The judge agreed, ruling that Acuna was asking Dr. Turkish to make a value judgment, not a statement of medical fact. Acuna once again appealed.

In its second opinion on the matter, the appellate court started its analysis by noting that part of Acuna's appeal was based on the incorrect premise that the court already had ruled in this case that "a doctor must disclose that a pregnant mother's unborn child is in existence before she can make an informed decision of whether or not to submit to the procedure."

Not so, the court said.

"Requiring a physician to give information 'regarding the status of the fetus and all other facts that may be deemed material in making that choice' is very different than requiring a physician to disclose to a pregnant mother that 'her unborn child is in existence before she can make an informed decision on whether or not to submit to the procedure,' " the judges wrote.

The court also said it was clear that Acuna believes that there was a single, correct answer to her question about whether "there was a baby in there, " and that only an affirmative answer would have discharged Dr. Turkish's obligation to provide informed consent.

Defining her claim on her subjective interpretation is not helpful to her informed consent case, the court said. Obviously, the term "baby" meant something different to her and Dr. Turkish. "For her, it meant an embryo or fetus; for the doctor, a human being following birth," the court said.

But despite disagreeing with Acuna on her interpretation of its earlier decision and her argument that there was a single correct answer that Dr. Turkish failed to provide, the appellate court ruled in her favor.


Because the law loves a reasonable person. Legal analysis in several areas of the law is based on what the reasonable person would do or think. It is an objective standard and, the court said, an objective standard is the standard to use when considering informed consent cases.

The standard, the court said, is derived from what a reasonably prudent patient would deem to be significant to a decision rather than what any particular patient believes.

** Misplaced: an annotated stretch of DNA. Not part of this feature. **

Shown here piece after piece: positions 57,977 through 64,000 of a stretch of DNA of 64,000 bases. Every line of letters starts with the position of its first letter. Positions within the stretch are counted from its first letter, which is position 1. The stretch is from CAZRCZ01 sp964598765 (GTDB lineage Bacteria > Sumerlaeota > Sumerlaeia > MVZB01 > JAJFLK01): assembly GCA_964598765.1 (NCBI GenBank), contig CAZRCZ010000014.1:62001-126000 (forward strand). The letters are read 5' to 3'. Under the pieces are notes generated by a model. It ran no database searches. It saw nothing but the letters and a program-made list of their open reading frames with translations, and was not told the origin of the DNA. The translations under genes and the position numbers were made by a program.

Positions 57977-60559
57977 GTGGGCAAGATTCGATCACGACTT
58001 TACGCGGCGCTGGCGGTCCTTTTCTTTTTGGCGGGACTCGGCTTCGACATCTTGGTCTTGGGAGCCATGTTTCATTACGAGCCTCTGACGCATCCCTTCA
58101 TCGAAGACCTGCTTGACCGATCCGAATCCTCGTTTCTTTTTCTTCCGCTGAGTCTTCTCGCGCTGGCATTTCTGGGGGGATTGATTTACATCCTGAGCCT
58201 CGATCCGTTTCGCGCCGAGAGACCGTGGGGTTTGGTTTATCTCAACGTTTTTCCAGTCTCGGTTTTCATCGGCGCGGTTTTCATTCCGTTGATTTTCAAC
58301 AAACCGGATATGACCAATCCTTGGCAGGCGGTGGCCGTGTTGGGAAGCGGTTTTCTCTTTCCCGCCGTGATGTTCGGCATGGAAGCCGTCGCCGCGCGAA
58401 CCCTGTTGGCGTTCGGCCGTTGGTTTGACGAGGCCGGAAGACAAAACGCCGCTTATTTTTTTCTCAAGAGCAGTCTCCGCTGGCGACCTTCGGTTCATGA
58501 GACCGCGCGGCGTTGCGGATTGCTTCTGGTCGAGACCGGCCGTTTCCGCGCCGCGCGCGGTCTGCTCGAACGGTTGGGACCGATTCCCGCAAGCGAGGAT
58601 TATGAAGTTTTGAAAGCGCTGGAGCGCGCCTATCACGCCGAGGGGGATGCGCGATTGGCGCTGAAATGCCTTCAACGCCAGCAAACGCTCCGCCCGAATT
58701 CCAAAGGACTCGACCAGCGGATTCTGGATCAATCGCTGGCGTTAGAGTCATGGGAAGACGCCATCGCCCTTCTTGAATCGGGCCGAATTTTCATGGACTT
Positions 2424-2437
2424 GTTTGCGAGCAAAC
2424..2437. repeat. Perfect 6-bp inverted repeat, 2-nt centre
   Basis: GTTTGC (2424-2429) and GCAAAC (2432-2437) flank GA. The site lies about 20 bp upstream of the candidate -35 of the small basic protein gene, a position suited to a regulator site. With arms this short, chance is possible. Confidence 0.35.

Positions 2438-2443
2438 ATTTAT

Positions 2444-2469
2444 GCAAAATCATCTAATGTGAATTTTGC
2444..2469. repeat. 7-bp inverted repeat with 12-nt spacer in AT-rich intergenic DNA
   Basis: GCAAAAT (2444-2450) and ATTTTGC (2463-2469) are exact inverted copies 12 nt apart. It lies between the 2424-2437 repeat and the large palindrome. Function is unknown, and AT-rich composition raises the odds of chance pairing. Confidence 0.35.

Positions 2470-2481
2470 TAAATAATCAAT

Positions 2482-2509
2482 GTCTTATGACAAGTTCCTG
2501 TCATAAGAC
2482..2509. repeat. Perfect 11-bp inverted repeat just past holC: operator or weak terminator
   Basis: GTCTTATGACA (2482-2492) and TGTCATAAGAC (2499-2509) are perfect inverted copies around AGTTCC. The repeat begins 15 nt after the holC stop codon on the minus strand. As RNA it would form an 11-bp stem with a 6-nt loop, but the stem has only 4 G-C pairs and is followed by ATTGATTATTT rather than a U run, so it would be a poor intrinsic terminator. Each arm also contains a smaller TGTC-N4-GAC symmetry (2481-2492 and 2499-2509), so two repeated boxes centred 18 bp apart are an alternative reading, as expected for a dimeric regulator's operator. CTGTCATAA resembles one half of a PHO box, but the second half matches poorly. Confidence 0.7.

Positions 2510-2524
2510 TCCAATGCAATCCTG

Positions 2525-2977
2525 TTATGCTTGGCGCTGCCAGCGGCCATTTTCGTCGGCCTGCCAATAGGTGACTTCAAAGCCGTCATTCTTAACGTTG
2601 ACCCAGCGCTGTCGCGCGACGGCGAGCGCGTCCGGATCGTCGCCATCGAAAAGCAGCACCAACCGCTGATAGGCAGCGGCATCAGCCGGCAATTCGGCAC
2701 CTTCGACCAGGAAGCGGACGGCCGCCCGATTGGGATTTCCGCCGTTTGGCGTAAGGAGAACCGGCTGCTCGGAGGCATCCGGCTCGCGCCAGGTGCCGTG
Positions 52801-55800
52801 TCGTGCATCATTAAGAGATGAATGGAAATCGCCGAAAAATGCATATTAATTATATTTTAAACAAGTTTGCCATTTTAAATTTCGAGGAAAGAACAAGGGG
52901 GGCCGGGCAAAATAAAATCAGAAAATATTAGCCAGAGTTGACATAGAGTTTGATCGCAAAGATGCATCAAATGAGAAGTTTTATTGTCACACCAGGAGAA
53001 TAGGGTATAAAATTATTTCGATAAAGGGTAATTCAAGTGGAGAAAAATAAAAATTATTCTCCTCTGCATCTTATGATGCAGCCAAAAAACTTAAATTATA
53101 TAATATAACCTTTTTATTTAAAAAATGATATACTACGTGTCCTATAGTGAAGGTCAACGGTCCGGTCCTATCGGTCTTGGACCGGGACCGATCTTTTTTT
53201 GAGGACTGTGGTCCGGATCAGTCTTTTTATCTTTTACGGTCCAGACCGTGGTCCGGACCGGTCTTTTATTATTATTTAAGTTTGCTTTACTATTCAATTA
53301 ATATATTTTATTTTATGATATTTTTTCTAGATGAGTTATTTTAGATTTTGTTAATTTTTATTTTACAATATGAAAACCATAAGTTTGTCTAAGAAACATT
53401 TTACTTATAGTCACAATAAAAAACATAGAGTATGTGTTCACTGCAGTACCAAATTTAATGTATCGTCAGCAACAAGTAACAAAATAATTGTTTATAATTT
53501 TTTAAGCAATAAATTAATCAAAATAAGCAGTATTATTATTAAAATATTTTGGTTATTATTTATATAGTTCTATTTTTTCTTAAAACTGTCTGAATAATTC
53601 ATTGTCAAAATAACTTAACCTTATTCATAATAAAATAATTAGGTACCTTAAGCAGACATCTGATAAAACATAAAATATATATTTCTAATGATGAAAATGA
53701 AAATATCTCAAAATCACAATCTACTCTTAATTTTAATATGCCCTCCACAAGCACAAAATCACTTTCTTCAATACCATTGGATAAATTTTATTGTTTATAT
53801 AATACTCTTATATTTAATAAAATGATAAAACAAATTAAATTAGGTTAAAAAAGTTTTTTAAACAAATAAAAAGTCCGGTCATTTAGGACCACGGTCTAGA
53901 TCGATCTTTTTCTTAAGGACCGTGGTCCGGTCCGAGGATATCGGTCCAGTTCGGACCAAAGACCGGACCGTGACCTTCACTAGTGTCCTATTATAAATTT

In reversing the lower court's dismissal, the appellate court applied several "well-settled" principles of informed consent to the record in the case.

Under these principles, a physician has a duty to:

  • Obtain a patient's informed consent before treating or operating on that patient.
  • Explain, in terms understandable to the patient, what the physician intends to do.
  • Explain all material medical information and risks. Medical information is relevant when a reasonable patient would likely attach significance to it when deciding whether to submit to treatment.
  • Disclose any alternative medical treatments that might not be recommended.

The court is clear that the issue presented by this case is a narrow one: What medical information is material and must be disclosed by an obstetrician when advising a patient to terminate a pregnancy and what medical information is material when a patient asks if the "baby" is already "there?"

The court said that although both sides will be allowed to address the issue with expert testimony, the issue is to be decided by a jury that will be required to use the reasonably prudent patient standard to reach its conclusion.

Dr. Turkish is asking the New Jersey Supreme Court to review the case.

Bonnie Booth is a longtime staffer and former editor of the Professional Issues section, left the paper to study law. She wrote the "In the Courts" column during 2005-08.